Lancaster — Streetcar Company
Rail Transit Online, May 2008
The Lancaster Streetcar Co., a non-profit group formed by local transportation activists, has acquired the rusting hulk of a former Southeastern Pennsylvania Transportation Authority PCC streetcar and hopes to restore it for operation along a 2.6-mi. (4.2 km) downtown loop. The car, built in 1946, was purchased for $1,500 at auction in Brooklyn, New York, where it had been stored outdoors for years as part of a now-defunct scheme to restore trolley service to the borough.
"It's in rough shape, but it is salvageable," Jack Howell, president of the Lancaster Alliance and board secretary of the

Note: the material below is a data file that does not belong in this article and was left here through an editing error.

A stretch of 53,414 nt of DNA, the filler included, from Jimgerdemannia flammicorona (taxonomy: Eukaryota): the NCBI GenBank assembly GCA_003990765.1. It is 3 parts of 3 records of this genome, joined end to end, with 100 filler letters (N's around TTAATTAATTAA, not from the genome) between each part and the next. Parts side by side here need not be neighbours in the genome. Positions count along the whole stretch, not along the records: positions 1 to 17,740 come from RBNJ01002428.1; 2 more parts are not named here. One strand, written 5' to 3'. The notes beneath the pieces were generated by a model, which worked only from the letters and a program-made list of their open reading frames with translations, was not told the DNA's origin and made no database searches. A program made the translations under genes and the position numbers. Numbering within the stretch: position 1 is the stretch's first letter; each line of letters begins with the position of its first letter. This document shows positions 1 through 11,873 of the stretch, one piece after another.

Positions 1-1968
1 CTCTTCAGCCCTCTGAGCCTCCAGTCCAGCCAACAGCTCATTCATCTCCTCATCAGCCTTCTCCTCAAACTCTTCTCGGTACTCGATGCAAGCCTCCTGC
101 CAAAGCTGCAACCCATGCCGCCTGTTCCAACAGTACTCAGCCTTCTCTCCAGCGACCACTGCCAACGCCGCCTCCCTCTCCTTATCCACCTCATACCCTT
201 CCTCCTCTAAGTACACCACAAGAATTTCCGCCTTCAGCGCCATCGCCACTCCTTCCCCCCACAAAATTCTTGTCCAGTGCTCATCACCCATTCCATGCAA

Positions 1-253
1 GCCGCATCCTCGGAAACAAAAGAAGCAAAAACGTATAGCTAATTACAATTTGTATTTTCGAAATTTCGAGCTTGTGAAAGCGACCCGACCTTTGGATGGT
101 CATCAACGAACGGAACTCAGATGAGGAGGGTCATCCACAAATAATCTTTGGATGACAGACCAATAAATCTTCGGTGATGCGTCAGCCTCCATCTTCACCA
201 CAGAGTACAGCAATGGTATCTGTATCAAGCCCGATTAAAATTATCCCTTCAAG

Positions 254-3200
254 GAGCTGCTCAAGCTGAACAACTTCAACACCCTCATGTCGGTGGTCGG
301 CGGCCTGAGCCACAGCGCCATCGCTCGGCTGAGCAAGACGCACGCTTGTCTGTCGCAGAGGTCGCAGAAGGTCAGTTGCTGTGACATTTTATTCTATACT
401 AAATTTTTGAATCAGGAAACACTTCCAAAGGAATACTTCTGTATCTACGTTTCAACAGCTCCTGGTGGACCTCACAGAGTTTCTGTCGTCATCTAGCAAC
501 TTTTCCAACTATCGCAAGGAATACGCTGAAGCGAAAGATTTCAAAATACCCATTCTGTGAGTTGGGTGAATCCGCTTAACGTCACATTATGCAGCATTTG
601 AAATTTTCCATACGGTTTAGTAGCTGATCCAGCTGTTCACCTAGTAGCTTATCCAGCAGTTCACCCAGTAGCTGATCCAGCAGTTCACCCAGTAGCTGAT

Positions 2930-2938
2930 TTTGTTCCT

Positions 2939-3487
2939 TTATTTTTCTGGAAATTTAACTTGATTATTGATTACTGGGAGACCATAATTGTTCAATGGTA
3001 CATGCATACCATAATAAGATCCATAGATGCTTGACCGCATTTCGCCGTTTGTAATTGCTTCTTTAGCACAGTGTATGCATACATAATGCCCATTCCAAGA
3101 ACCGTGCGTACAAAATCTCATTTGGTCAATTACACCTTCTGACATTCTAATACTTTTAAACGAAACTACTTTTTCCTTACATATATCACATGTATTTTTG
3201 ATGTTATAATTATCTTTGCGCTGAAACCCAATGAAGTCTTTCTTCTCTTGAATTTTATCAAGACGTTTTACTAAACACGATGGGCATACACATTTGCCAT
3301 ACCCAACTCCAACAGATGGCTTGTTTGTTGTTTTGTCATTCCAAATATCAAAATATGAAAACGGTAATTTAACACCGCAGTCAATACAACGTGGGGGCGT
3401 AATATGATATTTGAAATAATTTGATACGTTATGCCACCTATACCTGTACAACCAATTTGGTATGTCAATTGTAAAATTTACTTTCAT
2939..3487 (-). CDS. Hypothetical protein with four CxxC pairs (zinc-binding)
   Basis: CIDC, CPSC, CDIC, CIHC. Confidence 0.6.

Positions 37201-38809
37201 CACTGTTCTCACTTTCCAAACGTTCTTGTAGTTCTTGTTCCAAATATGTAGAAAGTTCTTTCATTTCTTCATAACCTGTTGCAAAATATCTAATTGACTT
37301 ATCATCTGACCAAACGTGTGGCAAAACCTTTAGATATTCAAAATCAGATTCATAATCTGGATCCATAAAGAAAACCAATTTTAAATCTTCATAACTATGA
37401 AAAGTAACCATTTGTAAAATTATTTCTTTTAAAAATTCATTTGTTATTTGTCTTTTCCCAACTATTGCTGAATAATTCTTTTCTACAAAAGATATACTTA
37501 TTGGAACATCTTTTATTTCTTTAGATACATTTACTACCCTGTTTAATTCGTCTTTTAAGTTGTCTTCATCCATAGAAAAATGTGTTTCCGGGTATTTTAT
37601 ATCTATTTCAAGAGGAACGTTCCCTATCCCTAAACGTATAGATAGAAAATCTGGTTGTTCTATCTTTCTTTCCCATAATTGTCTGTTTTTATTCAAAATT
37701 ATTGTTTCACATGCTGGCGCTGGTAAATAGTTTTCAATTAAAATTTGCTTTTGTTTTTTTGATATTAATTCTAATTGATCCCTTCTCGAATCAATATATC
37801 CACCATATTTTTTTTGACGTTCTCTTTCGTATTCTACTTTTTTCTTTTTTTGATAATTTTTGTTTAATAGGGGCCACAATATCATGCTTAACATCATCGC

streetcar company, told the Lancaster New Era. He said restoration and upgrading of the car, including new electrical and mechanical systems, a wheelchair lift, and air conditioning, will probably cost between $300,000 and $400,000. "We're pretty serious," Howell told the Lancaster New Era. "We've done our homework and we know that the PCC is the way to go."
The group plans to obtain two more PCCs to operate a 10-min. service on a north-south loop along Queen and Prince streets between the Amtrak station, the Southern Market Center and the Lancaster County Convention Center. Applications have already been filed for $14.1 million in federal and state construction grants, although a previous request by the city under the FTA Small Starts program was rejected. Private-sector contributions would be sought to cover operating costs.